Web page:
Using a Property for Rental Income? Make Sure You’re Protected!

Did you know that if your real estate investment property remains unoccupied for as little as four days, your property insurance policy may no longer cover it? Or that the coverage you pay for through your condo fees purchased by your condo association can still leave you exposed to liability? 

As a homeowner, you understand the importance of protecting your house with property insurance, but when you buy property to generate income, not having the right coverage can cost you your investment and the consistent income you are likely relying on to pay the mortgage. As your real estate lawyer will tell you, properly ensuring an investment property requires more than the minimum coverages needed to complete the purchase.

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If you own a real estate investment property, read on to learn about the insurance coverages landlords should not be without.

Property Insurance for Short-Term Rentals

This type of policy is similar to your homeowner’s policy in that it can cover your property, structures and contents (possibly only yours alone, not the tenant’s) in case of damage or destruction due to fire, flooding, ice storms, theft, vandalism, etc.

You can also add rent protection coverage in case a peril makes your rental unit uninhabitable and, therefore, unrentable until it’s repaired.

Many property insurance policies exclude coverage if the property has been emptying for a specific amount of time – usually 30 days, but some policies will void coverage in as little as four days. This can easily happen when you’re between tenants or during renovations.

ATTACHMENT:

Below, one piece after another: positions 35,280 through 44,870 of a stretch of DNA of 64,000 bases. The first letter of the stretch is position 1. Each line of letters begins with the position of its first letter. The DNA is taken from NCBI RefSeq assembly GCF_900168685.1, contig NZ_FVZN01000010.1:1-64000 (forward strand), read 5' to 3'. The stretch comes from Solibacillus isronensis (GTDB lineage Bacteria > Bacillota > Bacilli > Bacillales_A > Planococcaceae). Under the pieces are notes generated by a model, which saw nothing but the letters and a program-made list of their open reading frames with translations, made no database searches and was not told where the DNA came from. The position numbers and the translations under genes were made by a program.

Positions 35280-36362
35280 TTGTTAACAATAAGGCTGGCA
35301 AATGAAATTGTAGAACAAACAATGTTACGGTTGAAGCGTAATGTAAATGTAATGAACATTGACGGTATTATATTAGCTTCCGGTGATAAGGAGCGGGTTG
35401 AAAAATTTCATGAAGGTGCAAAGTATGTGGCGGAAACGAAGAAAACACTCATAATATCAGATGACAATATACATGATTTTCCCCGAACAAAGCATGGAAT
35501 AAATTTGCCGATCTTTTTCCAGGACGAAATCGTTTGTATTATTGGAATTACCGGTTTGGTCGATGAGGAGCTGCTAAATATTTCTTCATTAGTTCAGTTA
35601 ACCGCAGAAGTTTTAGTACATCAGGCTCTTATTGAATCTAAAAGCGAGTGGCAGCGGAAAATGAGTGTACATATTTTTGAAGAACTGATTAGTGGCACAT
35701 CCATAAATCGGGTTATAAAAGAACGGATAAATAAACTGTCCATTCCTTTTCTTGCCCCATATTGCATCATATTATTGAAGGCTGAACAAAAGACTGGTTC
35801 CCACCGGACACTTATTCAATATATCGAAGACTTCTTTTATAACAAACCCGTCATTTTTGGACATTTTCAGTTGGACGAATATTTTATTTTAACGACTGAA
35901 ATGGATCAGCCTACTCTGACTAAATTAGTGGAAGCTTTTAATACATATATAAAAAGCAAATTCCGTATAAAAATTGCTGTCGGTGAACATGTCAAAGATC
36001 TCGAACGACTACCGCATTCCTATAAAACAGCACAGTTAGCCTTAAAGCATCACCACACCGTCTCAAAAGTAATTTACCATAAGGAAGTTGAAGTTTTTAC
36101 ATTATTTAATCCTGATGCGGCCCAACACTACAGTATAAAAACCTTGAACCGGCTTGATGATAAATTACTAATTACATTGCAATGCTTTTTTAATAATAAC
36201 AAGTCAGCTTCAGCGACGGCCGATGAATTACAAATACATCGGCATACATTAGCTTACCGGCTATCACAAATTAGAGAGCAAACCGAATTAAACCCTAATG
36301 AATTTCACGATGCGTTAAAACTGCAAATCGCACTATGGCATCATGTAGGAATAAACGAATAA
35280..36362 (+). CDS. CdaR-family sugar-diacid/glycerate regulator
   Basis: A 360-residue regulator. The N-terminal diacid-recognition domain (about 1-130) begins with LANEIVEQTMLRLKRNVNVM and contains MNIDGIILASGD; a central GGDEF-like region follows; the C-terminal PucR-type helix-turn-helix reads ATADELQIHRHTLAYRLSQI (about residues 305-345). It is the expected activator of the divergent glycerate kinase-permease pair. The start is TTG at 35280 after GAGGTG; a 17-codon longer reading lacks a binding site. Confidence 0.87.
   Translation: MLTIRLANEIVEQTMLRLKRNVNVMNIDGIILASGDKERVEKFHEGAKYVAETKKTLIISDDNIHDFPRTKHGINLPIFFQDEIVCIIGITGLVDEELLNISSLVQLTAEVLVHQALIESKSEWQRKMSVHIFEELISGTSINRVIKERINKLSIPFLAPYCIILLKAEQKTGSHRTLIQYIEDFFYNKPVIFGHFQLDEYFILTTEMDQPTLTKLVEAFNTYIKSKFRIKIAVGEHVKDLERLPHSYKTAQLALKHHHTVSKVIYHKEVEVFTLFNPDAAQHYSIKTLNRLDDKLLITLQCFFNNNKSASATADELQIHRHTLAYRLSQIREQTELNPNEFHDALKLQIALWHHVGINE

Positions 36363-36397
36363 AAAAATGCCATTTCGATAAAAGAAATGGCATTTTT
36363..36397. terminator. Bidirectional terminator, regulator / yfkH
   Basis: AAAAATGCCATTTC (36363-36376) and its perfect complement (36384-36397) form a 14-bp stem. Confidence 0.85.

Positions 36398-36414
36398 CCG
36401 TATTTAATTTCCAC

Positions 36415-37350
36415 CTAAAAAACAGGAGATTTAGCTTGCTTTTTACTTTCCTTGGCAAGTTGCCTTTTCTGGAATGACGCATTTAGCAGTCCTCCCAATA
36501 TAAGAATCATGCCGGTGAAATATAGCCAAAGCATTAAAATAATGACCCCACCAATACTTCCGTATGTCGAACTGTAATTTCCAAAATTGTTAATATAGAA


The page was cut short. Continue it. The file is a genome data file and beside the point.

Check your policy to understand how your coverage works. You may need to add coverage with a vacant or unoccupied property insurance policy.

Landlord Liability Insurance

This can be a group of bundled coverages or a stand-alone policy, but landlord insurance protects you from liability in several situations, including:

  • Your tenant, tenant’s guest or a member of the public is injured on your property.
  • Personal injury or property damage results from an accident, like a fire, that started on your property.
  • A tenant defaults on rent payments, or your property remains unrented. 

Depending on your plan, you may also need a specific condo insurance policy or coverage. If insurance is included as part of your condo fees to the condominium corporation or association, make sure you know exactly what’s covered. The policy usually only covers common areas such as:

  • Hallways
  • Elevators
  • Parking garages
  • Lobbies
  • Stairwells
  • Gyms and other recreational facilities
  • Party rooms

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Also, coverage usually only applies to what’s behind the interior facing walls of your condo unit and nothing inside the unit like furniture, appliances, fixtures, etc. So, if a leaky pipe damages the interior of your unit, it might not be insured. As with property insurance, however, coverage generally does not extend to the tenant’s property. 

A final point about the condo’s insurance policy, if you or your tenant damage an area covered by the condo’s insurance policy, the insurance company may decide to sue you for the deductible or for costs that exceed the policy limit. 

This may leave you liable for damage to a party room, for example, if you, your tenant or their guests accidentally start a fire. Having landlord or condo insurance, however, could protect you from such a claim.